Yuck "All shook down" Yuck is the youngest band on the list with members all around 21, reviewed as a Sonic Youth rip off (both as a compliment and an insult). While that is true sometimes, they have a lot more talent than that and I have a feeling we will be hearing a lot more from them. I picked this one because it's a mellow song, but great hook in the big star tradition.
Bon Iver "Calgary" This album comes off as a modern Michael McDonald. I mean the 80's jazz soft rock, not the Doobie Brothers version. While Bon Iver's first album was full or pain and emotion, this one comes off as cool and beautiful, so there is real talent there.
Adele "turning tables" I chose the acoustic version of this one, as it strips down to just her voice and a piano. Amazing.
Florence and the Machine "Heartlines" Why the Machine? Its like Prince and the Revolution, we don't care about the "and" part. I do have one major complaint about this album: its production. Clearly, the record company heard Adele and mixed/produced Flo to sound like "21." But Florence doesn't need that. She's beautiful and weird and hugely talented. She doesn't need to rip off Adele. Flo is not going to be a blues queen; maybe a modern day Kate Bush, but I'm fine with her just being herself. This album could have been better if they had just let her evolve from the first album. Having said that, it's still pretty dam good.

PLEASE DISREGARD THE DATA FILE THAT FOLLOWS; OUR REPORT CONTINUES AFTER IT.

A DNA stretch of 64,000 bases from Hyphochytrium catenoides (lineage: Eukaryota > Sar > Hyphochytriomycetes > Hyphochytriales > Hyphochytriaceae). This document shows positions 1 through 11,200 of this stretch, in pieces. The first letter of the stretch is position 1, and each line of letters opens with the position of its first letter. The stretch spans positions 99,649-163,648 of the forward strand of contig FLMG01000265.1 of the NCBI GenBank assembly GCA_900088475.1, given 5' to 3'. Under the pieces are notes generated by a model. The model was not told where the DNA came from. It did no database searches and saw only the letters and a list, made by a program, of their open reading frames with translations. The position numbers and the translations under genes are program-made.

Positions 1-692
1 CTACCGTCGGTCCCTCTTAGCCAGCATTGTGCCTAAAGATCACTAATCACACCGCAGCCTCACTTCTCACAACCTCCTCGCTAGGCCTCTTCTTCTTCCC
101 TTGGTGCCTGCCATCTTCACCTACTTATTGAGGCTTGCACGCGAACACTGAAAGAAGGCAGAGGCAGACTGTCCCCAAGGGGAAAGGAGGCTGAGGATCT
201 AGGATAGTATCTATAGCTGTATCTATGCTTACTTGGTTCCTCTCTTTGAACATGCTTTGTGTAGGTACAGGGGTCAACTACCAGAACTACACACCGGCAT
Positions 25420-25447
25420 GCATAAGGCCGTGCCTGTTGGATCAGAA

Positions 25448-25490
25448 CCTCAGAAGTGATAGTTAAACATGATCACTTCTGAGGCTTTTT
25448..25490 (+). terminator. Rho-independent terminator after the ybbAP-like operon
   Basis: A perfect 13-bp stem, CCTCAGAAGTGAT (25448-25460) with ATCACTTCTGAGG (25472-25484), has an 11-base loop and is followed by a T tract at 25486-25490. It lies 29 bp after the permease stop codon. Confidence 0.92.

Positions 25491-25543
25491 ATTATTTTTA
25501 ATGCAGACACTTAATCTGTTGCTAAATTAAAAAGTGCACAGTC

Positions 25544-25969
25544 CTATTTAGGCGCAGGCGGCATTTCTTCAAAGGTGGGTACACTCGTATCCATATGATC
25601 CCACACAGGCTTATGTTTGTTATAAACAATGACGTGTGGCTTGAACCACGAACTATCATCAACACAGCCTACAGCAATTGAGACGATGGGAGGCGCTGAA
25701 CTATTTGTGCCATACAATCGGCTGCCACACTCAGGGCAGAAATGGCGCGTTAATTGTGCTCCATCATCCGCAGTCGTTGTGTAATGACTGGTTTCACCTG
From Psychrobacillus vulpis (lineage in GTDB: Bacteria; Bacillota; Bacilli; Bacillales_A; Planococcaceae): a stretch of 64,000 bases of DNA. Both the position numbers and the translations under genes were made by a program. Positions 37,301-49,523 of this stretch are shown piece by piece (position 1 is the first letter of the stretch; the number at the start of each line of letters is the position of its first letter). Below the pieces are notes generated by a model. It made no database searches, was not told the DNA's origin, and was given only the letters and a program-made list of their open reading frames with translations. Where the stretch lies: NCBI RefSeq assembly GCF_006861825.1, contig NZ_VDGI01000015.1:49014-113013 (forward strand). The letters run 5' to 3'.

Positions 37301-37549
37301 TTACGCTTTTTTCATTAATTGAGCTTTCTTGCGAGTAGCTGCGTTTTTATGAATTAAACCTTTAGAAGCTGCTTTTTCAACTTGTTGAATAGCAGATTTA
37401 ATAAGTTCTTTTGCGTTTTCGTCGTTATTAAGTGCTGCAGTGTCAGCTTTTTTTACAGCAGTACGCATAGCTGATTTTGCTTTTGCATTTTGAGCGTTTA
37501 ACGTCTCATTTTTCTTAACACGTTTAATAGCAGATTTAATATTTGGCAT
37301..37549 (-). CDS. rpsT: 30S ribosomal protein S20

Frank Turner "If Ever I stray" Despite him being a communist (no really), I always liked Billy Bragg. Here is the 2011 version, but with out the politics. Punk rock plus Irish drinking songs is still a great combination. Also a great example of playing lots of gigs and keeping your nose to the grindstone is the only way to make it.
Trampled by Turtles "Wait so Long" Not technically a 2011 song, this came up so often on my ipod (no easy feat when you have 1,200 songs), I will always associate it with 2011. And although my musical tastes push boundaries (at least I like to think so), this is the first time I really loved a blue grass band.